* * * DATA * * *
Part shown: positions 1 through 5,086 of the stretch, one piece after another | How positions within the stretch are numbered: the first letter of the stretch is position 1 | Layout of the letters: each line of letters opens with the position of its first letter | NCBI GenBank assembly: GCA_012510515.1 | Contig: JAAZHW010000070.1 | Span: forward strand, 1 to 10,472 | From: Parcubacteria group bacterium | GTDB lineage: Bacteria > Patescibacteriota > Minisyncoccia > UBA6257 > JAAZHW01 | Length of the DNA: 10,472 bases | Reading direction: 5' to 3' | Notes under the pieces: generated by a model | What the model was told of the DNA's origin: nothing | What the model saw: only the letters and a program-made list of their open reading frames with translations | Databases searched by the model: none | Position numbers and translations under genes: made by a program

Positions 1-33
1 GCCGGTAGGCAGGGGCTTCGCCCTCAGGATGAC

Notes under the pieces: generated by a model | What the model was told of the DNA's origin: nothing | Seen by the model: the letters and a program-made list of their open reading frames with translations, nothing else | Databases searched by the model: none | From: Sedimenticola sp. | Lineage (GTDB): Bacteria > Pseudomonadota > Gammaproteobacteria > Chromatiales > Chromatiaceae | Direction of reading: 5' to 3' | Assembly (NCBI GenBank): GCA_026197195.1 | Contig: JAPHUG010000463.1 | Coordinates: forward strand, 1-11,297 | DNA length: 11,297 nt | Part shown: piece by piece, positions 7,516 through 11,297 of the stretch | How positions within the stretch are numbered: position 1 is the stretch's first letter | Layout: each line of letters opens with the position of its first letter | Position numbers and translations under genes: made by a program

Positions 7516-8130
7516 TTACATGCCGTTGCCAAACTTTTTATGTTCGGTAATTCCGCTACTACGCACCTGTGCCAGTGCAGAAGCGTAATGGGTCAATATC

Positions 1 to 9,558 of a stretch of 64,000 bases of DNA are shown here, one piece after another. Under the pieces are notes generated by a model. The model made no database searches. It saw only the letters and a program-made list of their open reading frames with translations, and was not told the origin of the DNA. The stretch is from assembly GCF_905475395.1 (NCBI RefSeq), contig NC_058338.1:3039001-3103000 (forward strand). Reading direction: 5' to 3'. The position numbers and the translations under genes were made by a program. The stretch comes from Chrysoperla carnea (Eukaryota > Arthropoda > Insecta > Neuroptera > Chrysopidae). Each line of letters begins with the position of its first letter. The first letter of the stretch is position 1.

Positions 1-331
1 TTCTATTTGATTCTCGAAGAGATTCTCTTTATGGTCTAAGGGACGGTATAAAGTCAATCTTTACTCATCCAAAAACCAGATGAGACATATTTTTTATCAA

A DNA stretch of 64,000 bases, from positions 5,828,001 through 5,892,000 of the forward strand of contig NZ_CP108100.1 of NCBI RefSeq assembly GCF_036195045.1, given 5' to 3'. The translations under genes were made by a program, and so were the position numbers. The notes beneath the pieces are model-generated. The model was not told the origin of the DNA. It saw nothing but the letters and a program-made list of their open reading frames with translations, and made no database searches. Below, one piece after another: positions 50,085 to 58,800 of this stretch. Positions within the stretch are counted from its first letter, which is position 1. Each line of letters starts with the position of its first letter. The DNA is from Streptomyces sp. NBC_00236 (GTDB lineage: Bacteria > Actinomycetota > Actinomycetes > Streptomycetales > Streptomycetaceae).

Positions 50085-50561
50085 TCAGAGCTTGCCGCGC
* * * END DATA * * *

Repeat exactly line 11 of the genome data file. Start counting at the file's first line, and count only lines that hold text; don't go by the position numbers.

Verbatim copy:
Positions 50085-50561